SSD vs Hard Drives on your Electric Bill
Posted on Apr 12, 2010 by Paul WhiteSSD
drives are nothing new. ( relatively speaking ). They have been around for at least 4 years, although 4 years ago they practically cost their weight in gold, and were more of something the ultra rich nerds would buy just for the bragging rights. Don't get me wrong the performance was there, but just like the first automobiles the first generation of SSD
drives had their share of issues. In the blog I am going to try to explain the benefits of SSD
drives and why you should or should not consider them.
What determines the speed of a hard drive?
Latency is the time it takes for a storage device to react to your request to retrieve a file. On traditional hard drives
this was ultimately limited by the mechanical movement of the control arm. In the early 80s latency times were 80-100 ms. This was due to the fact that early hard drives
control arms were powered by stepper motors. In the late 80s hard drives
were made with voice coil type actuation which reduced the latency times to about 20ms. Then through the 90s and into the 00s improvements were made, getting this time down to <2ms for industrial high performance systems, but consumer grade devices still average around 9ms. Now if all your data is in a linear path, then latency will have little impact on your performance, as the control arm won't have to move around from sector to sector. But as hard drives
are used, files become fragmented and the control arm has to move around much more to retrieve your data. This is why its recommended you run defrag to keep your computer running at maximum performance.
Linear Read and Write
If your data is in a straight line, then its like a drag race. The faster you can spin your platter the faster you can read your data. For this reason drives today fall into the 7200RPM, and 10000RPM range. Server grade SAS
drives can also go up to 15000 RPM. Some drives on a linear read can achieve 150 MB/sec transfers. But in the real world we never get to do linear read and writes. Our computer is constantly reading and writing small files under 100K in size.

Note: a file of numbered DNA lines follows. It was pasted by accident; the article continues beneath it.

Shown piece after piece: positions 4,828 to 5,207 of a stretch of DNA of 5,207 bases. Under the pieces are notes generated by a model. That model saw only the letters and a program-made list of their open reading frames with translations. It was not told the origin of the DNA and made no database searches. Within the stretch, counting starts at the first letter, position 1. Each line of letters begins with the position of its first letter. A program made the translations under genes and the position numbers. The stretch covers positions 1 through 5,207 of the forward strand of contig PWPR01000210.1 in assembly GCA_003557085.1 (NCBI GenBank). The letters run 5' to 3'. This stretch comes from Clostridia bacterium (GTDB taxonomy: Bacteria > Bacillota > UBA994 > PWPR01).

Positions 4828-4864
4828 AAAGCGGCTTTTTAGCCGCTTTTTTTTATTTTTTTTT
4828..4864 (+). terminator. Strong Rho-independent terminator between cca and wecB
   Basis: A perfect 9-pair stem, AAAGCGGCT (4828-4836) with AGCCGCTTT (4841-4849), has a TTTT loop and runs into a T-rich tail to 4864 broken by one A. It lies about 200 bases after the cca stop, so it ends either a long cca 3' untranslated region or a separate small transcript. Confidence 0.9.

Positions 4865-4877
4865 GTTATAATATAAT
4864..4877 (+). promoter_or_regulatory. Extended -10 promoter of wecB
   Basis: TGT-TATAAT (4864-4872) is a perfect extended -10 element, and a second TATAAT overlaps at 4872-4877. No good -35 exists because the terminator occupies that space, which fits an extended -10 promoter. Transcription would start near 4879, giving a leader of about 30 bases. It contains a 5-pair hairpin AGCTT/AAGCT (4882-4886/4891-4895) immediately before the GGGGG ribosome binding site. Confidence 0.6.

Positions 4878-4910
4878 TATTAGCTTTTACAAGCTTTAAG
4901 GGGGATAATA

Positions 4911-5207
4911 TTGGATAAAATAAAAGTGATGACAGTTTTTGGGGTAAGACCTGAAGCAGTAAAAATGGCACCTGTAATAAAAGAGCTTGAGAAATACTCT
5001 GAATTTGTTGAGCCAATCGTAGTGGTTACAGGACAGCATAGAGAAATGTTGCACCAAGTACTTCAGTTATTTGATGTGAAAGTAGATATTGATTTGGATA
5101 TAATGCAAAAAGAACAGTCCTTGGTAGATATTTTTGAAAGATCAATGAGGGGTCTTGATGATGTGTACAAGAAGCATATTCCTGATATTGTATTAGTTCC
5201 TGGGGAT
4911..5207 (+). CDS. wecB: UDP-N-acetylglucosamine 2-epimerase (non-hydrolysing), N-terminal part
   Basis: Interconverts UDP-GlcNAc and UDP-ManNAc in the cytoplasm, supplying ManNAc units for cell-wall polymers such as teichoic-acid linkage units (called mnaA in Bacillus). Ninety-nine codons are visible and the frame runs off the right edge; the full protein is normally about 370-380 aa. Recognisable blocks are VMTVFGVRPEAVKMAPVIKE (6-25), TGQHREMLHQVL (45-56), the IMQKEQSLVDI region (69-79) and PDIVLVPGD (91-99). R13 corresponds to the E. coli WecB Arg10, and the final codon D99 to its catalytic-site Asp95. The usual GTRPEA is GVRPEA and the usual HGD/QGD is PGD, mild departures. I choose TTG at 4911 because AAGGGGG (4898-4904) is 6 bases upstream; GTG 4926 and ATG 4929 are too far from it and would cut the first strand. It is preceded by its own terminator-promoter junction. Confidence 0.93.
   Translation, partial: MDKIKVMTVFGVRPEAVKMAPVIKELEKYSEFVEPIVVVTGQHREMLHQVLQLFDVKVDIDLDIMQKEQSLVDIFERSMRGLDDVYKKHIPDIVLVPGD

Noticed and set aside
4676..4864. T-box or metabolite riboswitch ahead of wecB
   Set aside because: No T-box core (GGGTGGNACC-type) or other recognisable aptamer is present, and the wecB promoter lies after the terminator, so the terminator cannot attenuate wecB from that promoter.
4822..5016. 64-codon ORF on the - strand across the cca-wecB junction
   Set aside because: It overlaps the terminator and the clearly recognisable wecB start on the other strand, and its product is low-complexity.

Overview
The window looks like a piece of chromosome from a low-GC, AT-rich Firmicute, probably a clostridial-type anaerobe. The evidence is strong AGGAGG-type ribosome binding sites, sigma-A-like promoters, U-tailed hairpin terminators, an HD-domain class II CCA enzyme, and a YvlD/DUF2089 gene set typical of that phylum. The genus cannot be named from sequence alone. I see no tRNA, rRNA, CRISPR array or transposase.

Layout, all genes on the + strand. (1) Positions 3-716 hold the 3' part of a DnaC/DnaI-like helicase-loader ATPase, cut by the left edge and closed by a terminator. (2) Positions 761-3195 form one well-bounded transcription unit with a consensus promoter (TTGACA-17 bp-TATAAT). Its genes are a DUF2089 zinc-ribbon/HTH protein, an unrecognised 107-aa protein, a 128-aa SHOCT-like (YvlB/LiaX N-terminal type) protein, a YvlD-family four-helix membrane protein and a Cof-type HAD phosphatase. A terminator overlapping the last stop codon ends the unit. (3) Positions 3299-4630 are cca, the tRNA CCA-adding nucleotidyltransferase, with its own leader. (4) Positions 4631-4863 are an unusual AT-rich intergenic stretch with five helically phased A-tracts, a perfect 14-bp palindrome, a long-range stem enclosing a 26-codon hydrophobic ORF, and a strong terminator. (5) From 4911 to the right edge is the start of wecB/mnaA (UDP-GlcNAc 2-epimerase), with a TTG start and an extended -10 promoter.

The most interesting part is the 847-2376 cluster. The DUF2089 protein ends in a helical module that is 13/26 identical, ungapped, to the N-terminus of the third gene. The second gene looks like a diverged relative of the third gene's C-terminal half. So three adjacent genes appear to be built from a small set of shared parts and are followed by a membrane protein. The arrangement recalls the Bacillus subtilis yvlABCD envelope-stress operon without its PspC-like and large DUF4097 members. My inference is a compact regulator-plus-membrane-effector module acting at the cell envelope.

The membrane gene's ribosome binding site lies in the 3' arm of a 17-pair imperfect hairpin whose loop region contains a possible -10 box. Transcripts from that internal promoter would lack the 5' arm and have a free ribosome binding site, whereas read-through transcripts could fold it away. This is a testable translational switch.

Then we also have the maximum limits of the underlying interface ( SATA
, SCSI, PATA ). For the sake of simplicity we are going to assume everyone reading this only cares about the current most used interface ( SATA
). Today SATA
comes in a variety of flavors ( 1.5, 3.0 and now 6.0 ). Most systems today are running on SATA
3.0. This in theory means a SATA
device can support up to 3.0 Gb/sec transfers. Converting that into figures average consumers can understand this would be 375 MB/sec. Platter based hard drives
don't come close to hitting this theoretical limit, but the latest version of SSD
drives have almost maxed out the SATA
3.0 interface. Some companies have skipped the SATA
interface to gone right to the PCI-Express with chips on a card, giving >1GB/sec transfers
- Low Latency <.1ms
- Fast Linear Data Transfers >250 MB/sec
- 2.5" Form Factor making it practical for both desktops and laptops
- Power consumption < 3 Watts
- Low Heat ( meaning your Air Conditioner doesn't have to work as hard )
- No need to defrag
- Durable: Can withstand high impacts ( 10000 G )
- Silent: No moving parts therefore no noise
- Price: 10x more expensive than platter based storage when comparing GB/$
- LifeSpan: Its said that SSD chips wear out after many writes
- Limited Capacity
Hard drive Pros
- High Capacities available
- Data Recovery possible with advanced tools
- Improved Life Span
Hard drive Cons
- Power consumption > 12 watts
- High Heat causing you to run your Air Conditioner
- Fragile: Drop it on the floor and it may break.
- Noisy: Anything that spins or moves makes noise.
SSD Power savings compared to Hard drives
With laptops its obvious, SSD
would mean longer battery life, but with desktops and workstations, which are often left running 24/7 the power savings could mean lower utility bills. The following charts are based on systems running 24/7.
SSD vs Hard Drive Summary
After 1 year of 24/7 use a regular hard drive would cost you about $10 more than an SSD
hard drive. This was based on a 12 cents / KWH electric rate ( Houston Texas
). Also keep in mind I used a 3 watts consumption rate for SSD
and 12 watts consumption rate for Hard Drive. Actual figures will vary based on the brand and model of drive you are running. These figures also do not take into account the cost of keeping your drives cool. My 4 x 15K SAS
drives make enough heat to keep my office warm in the winter.
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